Gordon Parks (1912-2006) was born in Ft. Scott, KS. The accomplished African American photographer only spent about 15 years in St. Paul, but it was there his inspiration and passion was formed.
Parks was sent to St. Paul to live with a sister and brother-in-law after his mother died in 1928. Parks initially attended an African American school in Ft. Scott, but all the Black schools there were closed because the city was too small for segregated schools. He enrolled in Mechanic Arts High School after moving to St. Paul, but left the house after a confrontation with his brother-in-law. Homeless, he began to search for jobs working for anyone who would hire him. Over the years he worked in brothels, and as a singer, a piano player, a bus boy, a traveling waiter, and a semi-pro basketball player. Though he later returned to school, St. Paul Central High School, he was unable to finish.
His real career, though, began with the purchase of a camera. As a result of a random encounter in 1938 with a publication he picked up while on a North Coast Limited train on which he was working as a waiter and porter, his career was born.
On one of his working journeys from St. Paul to Seattle, in 1937, he saw a series of Farm Service Administration photographs (FSA) in a magazine. The photos inspired him to buy a camera in Seattle to see what he could make of the craft of photography. At one point he told an interviewer that he went out immediately after purchasing the camera and was photographing seagulls when he and the camera fell into the water. The camera was ruined but some of the film was salvaged and praise from others who saw the prints of his camera work inspired him to continue pursuing his passion of photography.
He began his photography career in St. Paul, joining the St. Paul Recorder as staff photographer; many of his early photos were portraits of graduates and local society women in the African American community. He once told an interviewer that he had “purchased a weapon [the camera] I hoped to use against a warped past and an uncertain future.”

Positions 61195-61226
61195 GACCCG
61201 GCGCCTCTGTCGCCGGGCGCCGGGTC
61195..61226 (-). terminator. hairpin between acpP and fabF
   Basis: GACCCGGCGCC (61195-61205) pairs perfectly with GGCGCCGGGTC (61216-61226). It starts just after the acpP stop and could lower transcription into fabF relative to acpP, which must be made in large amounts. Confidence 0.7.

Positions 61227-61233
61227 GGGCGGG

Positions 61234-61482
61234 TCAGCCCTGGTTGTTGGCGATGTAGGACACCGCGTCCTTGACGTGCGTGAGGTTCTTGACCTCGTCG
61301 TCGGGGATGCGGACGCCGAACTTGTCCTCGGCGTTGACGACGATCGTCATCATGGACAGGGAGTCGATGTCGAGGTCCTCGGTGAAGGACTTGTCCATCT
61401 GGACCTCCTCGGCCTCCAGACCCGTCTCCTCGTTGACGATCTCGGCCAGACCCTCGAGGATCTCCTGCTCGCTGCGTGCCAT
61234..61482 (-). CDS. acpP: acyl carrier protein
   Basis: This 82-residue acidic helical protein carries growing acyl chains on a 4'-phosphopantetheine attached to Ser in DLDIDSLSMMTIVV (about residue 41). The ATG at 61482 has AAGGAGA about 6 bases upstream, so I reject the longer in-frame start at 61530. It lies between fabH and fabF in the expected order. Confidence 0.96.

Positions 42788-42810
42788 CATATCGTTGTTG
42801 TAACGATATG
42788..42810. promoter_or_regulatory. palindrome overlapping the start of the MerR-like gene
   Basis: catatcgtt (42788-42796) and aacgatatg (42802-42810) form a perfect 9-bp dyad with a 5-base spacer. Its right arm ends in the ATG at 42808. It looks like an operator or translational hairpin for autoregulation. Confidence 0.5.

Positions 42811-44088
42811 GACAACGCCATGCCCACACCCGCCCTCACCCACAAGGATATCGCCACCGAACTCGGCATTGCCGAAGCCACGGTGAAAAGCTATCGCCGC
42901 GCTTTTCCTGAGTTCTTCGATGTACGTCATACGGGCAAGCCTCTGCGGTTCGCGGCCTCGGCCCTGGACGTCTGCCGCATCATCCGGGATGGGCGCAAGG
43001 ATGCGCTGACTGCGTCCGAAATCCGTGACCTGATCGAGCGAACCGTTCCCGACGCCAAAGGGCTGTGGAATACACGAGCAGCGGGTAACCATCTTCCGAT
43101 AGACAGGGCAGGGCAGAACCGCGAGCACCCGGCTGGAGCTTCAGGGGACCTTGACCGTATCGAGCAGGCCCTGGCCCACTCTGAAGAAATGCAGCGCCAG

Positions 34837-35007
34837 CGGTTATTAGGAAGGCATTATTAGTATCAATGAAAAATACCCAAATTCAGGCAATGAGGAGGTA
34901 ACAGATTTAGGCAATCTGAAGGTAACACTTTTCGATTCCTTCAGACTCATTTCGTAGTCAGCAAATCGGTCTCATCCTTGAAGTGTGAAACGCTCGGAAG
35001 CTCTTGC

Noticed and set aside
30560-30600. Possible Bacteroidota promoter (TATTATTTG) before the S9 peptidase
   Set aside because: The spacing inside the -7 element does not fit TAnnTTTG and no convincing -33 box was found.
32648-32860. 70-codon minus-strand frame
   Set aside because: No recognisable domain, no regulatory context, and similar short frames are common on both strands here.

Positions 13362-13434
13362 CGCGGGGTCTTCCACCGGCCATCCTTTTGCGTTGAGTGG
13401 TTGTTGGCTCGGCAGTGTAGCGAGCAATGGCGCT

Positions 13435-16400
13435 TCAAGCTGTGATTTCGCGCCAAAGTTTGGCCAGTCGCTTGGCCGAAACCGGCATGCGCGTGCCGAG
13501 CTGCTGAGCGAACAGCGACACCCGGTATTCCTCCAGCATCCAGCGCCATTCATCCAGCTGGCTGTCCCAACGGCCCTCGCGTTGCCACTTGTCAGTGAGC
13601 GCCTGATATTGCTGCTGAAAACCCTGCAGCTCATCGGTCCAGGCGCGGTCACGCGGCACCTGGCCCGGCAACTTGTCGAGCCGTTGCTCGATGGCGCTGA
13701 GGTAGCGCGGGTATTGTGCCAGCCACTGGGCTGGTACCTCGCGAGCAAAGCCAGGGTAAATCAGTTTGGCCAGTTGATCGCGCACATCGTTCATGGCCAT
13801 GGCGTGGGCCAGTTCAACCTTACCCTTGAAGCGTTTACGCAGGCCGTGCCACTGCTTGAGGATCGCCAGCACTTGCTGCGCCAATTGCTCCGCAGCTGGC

One day in 1939, he walked into Frank Murphy’s department store at the corner of St. Peter and 5th Street in St. Paul, asking the owner to hire him to provide the store with fashion photographs. When told that all their photo work came out of New York and he was about to be ushered out the door, Murphy’s wife intervened by asking “how do you know he can’t do fashion work?” He was hired on the spot and soon became famous for his fashion photography; his work was later featured in Life and Vogue magazines among others, where he became the first Black photographer for both publications.
Circumstances brought Parks full circle from his first impressions of the magazine photos from the FSA. In 1941 he was awarded the Julius Rosenwald Fellowship for Photography, the first African American to win the fellowship, and he joined the FSA as a photographer.
Self-taught, he learned photography by studying the images of other photographers and began to create his own style. He focused at first, literally, on images that portrayed African American life at work and home. One photograph, of a cleaner named Ella Watson, became an image that gained him a following. His work as a documentary photographer brought a new dimension to work done by the FDR era photographers. He concentrated on the family and work lives of Black America and brought these images to the public.
His dual career as a fashion photographer and a chronicler of Black work and poverty was unique. He traveled in different worlds for each shoot and his intensity and artistry was evident in the images of both cultures.